-While the mobile industry refuses to admit to even the possibility that there is danger in RF
radiation, giant insurance companies see things differently. Several insurers have in recent years
issued reports highlighting product liability risk with cell phones. This is important because it is
evidence that where money is on the line professionals outside the industry see the risk of legal
Legal exposure could be one reasonperhaps the central onethe industry continues to
stonewall. Should legal liability be established, one key question will be how much wireless
executives knewand at what point in time. Meanwhile, the combination of public relations
denials, legal intimidation and the selective application of pressure on research follows a familiar
pattern. The industry is basically using the tobacco industry playbook, UC Berkeleys
Moskowitz said in a recent radio interview.54
That playbook has thus far been highly successful in warding off attention, regulation and
legal incrimination.

Chapter Five: $270 Billion . . . and Looking for Handouts

The FCCs network of corruption doesnt just shield industry from needed scrutiny and
regulation on matters of public health and safety. Sometimes it just puts its hand directly into the
public pocket and redistributes that cash to industry supplicants.
Such is arguably the case with the Universal Service Fund. Originally established to extend
telephone service to rural and urban areas that industry would find difficult or uneconomical to
wire, the USF is now shifting from subsidizing landline phone service to subsidizing the
extension of broadband Internet. USF monies also support the Lifeline program, which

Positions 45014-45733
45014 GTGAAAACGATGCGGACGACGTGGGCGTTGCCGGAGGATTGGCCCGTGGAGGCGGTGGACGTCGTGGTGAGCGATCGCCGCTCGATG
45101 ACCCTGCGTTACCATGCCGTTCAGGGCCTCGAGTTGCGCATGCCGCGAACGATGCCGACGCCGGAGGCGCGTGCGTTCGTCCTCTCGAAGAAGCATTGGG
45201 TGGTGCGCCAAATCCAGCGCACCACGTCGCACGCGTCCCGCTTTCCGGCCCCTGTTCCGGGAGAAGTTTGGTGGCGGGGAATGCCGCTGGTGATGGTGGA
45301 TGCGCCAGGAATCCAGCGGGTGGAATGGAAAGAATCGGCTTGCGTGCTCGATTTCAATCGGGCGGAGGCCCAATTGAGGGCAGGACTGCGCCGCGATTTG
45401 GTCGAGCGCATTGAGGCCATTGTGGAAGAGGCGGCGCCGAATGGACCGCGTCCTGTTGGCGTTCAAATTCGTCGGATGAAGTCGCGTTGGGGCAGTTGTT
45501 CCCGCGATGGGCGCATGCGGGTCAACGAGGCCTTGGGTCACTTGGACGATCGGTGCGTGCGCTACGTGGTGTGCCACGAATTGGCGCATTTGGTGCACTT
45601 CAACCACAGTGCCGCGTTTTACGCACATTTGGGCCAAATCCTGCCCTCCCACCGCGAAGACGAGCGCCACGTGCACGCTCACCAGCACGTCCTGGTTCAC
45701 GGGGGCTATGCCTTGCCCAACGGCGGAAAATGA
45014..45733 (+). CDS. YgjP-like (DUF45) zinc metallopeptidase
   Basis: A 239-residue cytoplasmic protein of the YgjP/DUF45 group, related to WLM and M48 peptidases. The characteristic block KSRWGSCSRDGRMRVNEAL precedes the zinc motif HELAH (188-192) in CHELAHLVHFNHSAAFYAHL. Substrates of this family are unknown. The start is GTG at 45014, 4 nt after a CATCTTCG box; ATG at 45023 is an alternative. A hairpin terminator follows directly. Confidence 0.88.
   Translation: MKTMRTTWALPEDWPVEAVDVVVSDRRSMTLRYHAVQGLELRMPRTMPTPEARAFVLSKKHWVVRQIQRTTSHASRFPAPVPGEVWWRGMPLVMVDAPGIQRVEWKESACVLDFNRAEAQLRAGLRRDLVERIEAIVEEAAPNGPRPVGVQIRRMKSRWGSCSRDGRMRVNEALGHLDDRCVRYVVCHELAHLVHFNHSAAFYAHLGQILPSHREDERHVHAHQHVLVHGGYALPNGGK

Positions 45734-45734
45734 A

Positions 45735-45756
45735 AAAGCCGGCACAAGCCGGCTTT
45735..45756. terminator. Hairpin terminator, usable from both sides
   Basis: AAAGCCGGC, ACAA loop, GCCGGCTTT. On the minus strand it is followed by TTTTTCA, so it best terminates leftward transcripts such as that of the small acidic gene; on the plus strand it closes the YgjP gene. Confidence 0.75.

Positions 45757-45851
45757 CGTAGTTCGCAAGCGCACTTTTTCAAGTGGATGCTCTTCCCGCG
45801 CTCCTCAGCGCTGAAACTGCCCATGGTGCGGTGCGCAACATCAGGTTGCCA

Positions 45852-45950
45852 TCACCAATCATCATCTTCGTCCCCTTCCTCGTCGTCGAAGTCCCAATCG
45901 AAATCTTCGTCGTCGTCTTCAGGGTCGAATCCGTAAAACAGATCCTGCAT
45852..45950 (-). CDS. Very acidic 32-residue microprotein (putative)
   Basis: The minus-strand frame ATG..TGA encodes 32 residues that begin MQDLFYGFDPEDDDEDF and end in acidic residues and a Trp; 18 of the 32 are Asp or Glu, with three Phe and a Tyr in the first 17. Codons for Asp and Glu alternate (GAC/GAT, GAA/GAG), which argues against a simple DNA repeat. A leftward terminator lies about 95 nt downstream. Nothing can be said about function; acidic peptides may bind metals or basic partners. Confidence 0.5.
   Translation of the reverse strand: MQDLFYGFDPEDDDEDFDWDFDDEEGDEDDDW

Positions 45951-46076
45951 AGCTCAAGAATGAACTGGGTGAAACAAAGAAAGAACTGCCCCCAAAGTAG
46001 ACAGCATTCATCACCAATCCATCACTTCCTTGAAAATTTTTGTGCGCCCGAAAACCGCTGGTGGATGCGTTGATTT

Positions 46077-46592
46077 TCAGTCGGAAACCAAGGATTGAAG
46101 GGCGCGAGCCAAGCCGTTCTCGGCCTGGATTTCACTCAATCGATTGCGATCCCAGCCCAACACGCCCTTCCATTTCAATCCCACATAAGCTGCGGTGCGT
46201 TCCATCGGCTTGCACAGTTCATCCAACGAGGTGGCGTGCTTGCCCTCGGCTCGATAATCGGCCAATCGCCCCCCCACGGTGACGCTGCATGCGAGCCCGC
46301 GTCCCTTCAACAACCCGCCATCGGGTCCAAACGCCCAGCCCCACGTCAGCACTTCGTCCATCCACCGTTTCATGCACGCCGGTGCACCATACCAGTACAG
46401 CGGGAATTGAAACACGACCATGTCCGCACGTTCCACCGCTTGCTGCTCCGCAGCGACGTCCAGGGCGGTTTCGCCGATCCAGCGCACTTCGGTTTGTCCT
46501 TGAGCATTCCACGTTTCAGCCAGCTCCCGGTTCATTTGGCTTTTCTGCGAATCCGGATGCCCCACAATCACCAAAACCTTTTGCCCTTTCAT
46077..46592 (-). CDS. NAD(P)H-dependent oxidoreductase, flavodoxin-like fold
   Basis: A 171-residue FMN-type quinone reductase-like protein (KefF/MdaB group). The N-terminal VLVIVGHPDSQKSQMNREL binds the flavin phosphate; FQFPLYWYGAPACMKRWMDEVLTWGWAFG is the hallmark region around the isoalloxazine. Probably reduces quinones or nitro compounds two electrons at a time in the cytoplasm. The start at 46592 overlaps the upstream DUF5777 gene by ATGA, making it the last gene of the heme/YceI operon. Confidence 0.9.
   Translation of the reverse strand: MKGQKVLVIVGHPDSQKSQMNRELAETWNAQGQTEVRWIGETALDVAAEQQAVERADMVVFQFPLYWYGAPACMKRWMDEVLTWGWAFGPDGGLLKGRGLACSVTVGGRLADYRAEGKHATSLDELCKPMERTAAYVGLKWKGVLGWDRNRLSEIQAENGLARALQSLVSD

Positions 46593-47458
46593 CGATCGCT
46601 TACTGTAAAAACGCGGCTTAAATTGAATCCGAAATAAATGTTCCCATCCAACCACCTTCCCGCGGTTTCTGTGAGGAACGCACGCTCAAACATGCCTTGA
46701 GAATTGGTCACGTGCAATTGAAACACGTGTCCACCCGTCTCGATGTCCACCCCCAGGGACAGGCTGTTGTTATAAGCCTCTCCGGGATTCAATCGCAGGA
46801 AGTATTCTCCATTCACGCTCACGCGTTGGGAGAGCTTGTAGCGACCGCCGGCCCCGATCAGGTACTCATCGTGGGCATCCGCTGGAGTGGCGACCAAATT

subsidizes cell phone service to low-income consumers, and the E-Rate program, which
subsidizes Internet infrastructure and service to schools and libraries.
Since 1998, more than $110 billion has been allocated to Universal Service programs, notes
Charles Davidson, director of the Advanced Communications Law & Policy Institute at New
York Law School. The FCC has allocated over $40 billion to the E-Rate program alone.
Who pays the freight for these high-cost programs? You do.
Technically, landline and wireless phone companies are assessed for the Universal Service
funds expenditures. But the FCC also allows those companies to pass on such charges to their
subscribers, which they do. Both landline and wireless subscribers pay a monthly Universal
Service charge that is tacked on to their phone bills. That charge has been rising and recently
amounted to a 16% surcharge on interstate calls.
Consumers who pay for these programs might be interested to learn that both the E-Rate and
Lifeline programs have been riddled with fraud. Government watchdogs have repeatedly found
the programs to be inefficient and prone to inflated and fraudulent claims. But the programs have
been a windfall for tech and telecom industry beneficiaries. Wherever the FCC presides, it
seems, these industries reap a windfall.
The General Accounting Office (GAO) has issued several reports citing fraud, waste and